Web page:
From the base of the falls
all is thunder, mist
and torrential
of descent:
deluge racing
through swirling air

Eyes drenched, I see
with rare clarity­, insp­ire
the essence of thrust and hurl
­ like an aphrodisiac

aware of water’s variable
volume, slant
and speed
in her songs:
mellifluous ripples,
deep, throaty outpourings,
sweet dribbles of treble tremolo

Saturated to the bone,
blood coursing with music
and all around,
effervescent avatar
of Icarus sparkling like fire —
my every nerve’s
a falling star . . .


Winter Love Song

Thigh-deep we wade
through pillowed drifts
of softest snow:
a dream world
by yesterday’s gusts
into this thick blanket
of white undulation.

Feather crystals yield
to our advance
like down
in loose heaps
around our feet
movement half-frozen
in the sanctuary of
frosty air and icy branches
melting hearts.

In this the deep heart
of winter, we are in love
with flesh and blood
and white,
profoundly embraced
by cold and fire,
propelled by desire
to be in these woods,
blanketed bodies
etched in light:

breathe crystal —
the soul of snow.

Eleanore Kosydar

Moonlight Shadows


On moonlit snow the skiers glide
enveloped in soft bluish light
shining gently off sparkling white.
With long strides skis whisper and slide
cadence hypnotically rhythmical
in a dance verging on mystical.
Serene the flowing shadows
blend then recede into
the luminous


Upon a brilliant moonlit eve skis seem as wings
bearing wingless shadows o’er silvery ground.
Soaring through the unearthly glow
scarcely feeling the touch of snow —
it seems the graceful shadows     fly     above clouds.


On a still night when the full moon's light
filters silver through clouds of frosty white
gleaming crystals sprinkle a fine icy mist
while speeding shadows skim the sleek silken crust.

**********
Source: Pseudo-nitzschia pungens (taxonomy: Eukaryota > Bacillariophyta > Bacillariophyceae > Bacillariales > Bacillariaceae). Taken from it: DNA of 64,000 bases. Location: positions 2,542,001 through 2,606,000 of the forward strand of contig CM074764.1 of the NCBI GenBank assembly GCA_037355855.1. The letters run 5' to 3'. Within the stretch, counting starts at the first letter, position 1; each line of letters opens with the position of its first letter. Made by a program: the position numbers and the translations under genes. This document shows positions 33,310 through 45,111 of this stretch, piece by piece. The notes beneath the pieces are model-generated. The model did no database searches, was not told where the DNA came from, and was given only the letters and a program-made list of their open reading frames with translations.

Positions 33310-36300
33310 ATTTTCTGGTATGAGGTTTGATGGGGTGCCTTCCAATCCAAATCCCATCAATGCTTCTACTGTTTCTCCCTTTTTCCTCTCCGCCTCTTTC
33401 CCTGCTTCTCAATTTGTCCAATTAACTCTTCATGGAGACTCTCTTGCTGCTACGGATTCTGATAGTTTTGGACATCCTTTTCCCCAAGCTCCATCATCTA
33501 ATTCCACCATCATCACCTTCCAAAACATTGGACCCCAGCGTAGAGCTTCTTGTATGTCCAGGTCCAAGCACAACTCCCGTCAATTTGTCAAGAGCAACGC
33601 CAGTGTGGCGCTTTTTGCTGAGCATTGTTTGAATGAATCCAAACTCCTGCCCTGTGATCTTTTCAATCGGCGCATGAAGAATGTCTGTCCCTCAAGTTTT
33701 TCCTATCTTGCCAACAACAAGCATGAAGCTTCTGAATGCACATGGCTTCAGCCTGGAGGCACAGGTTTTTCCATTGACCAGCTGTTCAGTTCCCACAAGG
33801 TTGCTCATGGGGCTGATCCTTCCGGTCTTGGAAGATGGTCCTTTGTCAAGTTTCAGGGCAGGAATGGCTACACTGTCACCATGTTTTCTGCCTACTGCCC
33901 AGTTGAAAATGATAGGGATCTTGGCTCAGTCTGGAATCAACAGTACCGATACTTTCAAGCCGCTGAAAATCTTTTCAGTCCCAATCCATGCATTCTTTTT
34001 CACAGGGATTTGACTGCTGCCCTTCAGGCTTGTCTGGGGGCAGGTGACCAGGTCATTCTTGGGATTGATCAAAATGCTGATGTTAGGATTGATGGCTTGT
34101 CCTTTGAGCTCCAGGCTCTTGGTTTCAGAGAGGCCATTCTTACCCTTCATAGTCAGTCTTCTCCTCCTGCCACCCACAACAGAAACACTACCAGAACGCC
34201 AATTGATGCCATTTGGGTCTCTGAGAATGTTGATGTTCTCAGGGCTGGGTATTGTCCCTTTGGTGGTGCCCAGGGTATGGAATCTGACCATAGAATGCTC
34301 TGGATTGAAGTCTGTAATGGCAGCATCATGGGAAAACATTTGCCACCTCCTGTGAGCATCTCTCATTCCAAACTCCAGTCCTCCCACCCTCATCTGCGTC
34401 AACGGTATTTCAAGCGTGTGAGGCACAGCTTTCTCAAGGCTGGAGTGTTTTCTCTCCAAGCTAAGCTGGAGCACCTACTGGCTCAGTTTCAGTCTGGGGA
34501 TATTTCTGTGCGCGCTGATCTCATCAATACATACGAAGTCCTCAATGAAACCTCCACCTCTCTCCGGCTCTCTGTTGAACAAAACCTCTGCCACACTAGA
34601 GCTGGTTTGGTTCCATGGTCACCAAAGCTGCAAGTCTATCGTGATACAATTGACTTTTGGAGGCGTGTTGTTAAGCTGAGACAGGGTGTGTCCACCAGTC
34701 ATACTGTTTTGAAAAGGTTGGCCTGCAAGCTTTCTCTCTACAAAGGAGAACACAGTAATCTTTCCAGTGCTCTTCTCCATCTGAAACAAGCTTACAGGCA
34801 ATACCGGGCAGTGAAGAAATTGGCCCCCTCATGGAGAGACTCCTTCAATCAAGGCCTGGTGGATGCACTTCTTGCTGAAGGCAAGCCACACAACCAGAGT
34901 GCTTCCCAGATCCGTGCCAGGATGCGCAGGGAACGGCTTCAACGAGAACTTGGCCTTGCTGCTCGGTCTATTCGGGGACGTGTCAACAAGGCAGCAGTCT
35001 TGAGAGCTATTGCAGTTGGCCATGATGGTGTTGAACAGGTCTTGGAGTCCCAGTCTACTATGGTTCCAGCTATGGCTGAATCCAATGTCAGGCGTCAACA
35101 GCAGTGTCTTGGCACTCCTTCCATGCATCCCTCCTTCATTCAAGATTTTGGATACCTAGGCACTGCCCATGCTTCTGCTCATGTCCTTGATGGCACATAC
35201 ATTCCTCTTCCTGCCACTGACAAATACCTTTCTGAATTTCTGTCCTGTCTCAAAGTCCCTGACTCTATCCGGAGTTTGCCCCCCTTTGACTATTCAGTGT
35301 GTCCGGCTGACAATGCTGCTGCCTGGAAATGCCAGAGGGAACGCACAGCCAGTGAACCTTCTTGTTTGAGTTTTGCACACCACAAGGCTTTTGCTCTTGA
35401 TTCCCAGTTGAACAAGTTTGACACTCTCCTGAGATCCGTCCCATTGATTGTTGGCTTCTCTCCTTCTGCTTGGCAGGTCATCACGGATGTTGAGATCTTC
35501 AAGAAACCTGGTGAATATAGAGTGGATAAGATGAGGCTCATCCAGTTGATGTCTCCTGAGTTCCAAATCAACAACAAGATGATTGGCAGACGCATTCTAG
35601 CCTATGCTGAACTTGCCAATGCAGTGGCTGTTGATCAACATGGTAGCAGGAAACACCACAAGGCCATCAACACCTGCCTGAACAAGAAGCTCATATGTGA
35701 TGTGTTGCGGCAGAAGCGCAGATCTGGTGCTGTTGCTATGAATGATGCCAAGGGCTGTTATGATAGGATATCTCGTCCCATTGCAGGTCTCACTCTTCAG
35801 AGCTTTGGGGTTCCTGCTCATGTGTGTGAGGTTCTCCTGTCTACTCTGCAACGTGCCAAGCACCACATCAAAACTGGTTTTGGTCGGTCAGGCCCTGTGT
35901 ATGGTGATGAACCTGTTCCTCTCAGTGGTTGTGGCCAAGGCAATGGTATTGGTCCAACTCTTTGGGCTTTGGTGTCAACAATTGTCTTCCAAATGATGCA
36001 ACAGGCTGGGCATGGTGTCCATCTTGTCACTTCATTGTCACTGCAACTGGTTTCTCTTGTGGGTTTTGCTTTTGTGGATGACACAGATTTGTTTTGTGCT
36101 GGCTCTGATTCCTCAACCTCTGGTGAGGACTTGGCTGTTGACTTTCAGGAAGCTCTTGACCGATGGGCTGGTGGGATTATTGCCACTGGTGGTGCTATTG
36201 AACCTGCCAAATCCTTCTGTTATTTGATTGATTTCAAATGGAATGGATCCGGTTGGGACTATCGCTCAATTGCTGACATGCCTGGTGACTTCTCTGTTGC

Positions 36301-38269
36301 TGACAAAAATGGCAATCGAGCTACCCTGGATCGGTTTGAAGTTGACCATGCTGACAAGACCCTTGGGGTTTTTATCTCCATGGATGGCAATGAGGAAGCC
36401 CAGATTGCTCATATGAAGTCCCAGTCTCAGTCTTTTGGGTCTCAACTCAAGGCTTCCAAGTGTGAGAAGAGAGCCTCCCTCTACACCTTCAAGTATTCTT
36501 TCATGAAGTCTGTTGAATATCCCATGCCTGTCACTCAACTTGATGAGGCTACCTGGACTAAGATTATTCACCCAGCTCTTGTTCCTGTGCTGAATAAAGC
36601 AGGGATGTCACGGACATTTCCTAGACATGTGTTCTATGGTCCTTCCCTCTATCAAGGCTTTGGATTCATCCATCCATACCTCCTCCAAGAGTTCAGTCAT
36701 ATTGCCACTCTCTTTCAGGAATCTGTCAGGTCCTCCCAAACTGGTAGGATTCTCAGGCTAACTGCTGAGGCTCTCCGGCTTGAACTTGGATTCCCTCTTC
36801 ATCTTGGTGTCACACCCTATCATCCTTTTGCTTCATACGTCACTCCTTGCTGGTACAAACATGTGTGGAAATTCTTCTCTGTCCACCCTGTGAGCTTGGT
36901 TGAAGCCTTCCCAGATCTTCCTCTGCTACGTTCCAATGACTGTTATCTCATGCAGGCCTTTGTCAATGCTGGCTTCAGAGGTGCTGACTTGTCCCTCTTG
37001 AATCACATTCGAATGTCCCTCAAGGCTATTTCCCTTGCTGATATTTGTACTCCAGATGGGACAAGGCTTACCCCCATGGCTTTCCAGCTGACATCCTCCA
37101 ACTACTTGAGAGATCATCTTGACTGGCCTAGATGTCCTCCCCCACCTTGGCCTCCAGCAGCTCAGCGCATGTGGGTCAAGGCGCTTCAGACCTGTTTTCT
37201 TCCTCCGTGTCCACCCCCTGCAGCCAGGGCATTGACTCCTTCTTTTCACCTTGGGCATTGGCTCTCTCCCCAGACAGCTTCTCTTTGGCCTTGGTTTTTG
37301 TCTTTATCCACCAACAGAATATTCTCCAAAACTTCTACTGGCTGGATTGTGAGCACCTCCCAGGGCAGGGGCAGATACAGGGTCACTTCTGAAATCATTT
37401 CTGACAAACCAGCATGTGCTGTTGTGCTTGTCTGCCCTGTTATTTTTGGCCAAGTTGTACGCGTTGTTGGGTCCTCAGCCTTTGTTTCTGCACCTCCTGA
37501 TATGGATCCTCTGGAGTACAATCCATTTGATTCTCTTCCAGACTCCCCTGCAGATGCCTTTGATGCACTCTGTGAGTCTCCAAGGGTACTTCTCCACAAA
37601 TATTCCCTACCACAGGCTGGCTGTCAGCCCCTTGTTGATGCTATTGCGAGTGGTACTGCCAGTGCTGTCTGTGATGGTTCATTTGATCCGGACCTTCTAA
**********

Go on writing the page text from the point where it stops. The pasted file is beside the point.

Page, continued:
This night surely they ski on velvet!

Shimmery clouds of breath shaped by sharp cold air hover —
a crescent moon shines brightly from the dense dark sky.
Swiftly sliding skis caress the snow-white luster
silent as wisps of evanescent shadow.



Feeling low, not knowing where to go
I trudged through narrow
over hills and far below
saw a stream unwinding tightly

and I followed
paths that wound
like streams
within cool basements
of steep ravines

worked my way up high
along a trail that rode the crest
of falling land
and all around me,
forests dark and deep:

stood there awhile gazing straight
at leafy tops of towering trees when
startled I stared face
to face into the depths
of a golden eye!

Feathered trunk camouflaged
but for a meeting of eyes,
the Great Horned Owl perched
motionless on a sturdy limb, mottled feathers
merging perfectly with speckled canopy

That great bird blinked — then spread wide
its massive wings and silent, flew my breath
past shivered leaves,
slipped a shadow
through the copious wood

Further on the rim of height
an opening
brought me back to light —
doe with fawn in low meadow
a golden sight

and there the breeze bestowed
upon my cheek a kiss:
spirit oh so lightly grazed
by love, lifted free of care

On the edge of earth
where ground falls sharp
to left and right,